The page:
Now The New York Times is getting into the game, this time censoring its own publicly available content so that Brits cannot read it.
"We had clear legal advice that publication in the U.K. might run afoul of their law," Times spokeswoman Diane McNulty said Tuesday. "It's a country that doesn't have the First Amendment, but it does have the free press. We felt we should respect their country's law."
Visitors who click on a link to the article, published Monday, instead got a notice explaining that British law "prohibits publication of prejudicial information about the defendants prior to trial." The blocked article reveals evidence authorities have in the alleged plot to use liquid explosives to down U.S. airliners over the Atlantic.
The Associated Press' spin on this is that it's all about advertising technology.
The BBC and other organizations also have blocked audio and video of Olympics competition because they bought licenses only for specific geographic regions. Likewise, to protect broadcast contracts, Major League Baseball has used similar technology to prevent live online access to games involving hometown teams.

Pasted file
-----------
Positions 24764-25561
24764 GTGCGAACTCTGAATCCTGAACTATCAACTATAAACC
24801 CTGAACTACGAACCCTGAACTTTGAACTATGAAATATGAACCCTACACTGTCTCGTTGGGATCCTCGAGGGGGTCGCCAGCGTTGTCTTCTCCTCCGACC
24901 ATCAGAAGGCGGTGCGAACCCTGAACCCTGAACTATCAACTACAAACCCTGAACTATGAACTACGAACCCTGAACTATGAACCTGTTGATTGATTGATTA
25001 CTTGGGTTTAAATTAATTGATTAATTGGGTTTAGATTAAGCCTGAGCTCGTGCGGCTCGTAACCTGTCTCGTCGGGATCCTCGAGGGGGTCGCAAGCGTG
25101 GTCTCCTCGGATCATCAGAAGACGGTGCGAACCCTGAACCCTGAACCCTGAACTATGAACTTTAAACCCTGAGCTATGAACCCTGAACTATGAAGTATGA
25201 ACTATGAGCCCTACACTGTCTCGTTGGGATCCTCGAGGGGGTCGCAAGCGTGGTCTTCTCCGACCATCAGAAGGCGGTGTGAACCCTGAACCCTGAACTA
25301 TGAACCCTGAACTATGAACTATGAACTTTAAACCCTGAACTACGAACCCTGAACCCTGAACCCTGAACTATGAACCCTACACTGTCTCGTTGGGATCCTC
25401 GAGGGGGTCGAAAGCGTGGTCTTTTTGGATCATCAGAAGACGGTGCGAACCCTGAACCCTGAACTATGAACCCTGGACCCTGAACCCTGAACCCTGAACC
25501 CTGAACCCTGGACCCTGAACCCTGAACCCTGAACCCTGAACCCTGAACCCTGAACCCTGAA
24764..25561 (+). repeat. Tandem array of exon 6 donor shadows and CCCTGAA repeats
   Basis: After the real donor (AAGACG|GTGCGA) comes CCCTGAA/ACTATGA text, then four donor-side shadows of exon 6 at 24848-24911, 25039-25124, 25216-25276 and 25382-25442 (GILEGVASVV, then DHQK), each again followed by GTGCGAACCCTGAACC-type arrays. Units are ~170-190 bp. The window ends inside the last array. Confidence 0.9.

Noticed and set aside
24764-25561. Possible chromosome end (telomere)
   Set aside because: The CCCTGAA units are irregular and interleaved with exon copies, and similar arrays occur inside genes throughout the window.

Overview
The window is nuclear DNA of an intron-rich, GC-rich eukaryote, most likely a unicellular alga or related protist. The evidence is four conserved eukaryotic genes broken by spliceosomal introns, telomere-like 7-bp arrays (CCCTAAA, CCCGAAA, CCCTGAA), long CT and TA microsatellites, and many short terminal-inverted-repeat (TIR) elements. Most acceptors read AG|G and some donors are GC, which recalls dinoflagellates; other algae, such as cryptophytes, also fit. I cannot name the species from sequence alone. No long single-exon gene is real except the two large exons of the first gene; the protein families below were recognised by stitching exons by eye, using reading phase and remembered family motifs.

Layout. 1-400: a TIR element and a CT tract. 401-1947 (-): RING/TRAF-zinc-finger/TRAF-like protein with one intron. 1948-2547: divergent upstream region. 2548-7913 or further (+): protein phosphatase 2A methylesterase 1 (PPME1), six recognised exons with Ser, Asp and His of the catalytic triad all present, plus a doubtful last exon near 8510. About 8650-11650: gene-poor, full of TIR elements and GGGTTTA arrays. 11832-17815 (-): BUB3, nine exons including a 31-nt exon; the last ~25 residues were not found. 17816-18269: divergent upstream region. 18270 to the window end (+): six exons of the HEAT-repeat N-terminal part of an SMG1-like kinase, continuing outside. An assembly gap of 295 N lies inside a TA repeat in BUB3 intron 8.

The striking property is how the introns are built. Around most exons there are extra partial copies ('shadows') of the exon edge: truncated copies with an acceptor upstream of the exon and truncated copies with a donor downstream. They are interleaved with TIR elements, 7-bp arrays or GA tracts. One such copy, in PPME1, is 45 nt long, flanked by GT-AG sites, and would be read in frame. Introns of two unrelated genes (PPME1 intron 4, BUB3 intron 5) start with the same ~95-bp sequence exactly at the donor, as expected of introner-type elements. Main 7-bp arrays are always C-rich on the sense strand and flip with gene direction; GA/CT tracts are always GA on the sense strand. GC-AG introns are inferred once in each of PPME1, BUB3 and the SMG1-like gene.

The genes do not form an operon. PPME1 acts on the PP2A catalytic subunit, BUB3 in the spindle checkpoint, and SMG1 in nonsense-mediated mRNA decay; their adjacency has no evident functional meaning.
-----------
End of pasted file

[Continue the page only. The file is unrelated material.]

The underlying blocking technology, known as geotargeting or geolocation, checks the numeric Internet address of a visitor's computer against databases showing the company or service provider to which that address was assigned.
The technique is not foolproof.
No kidding, for look at the fools implementing these policies.
It's not clear whether the Times' decision would make it more likely for news organizations to engage in country-specific self-censorship in the future, particularly in areas involving libel, where protections aren't as strong outside the United States.
After all, courts already have applied country-specific laws to the borderless Internet.
It appears that freedom of speech and information is not all that treasured by even the purported champions of their cause.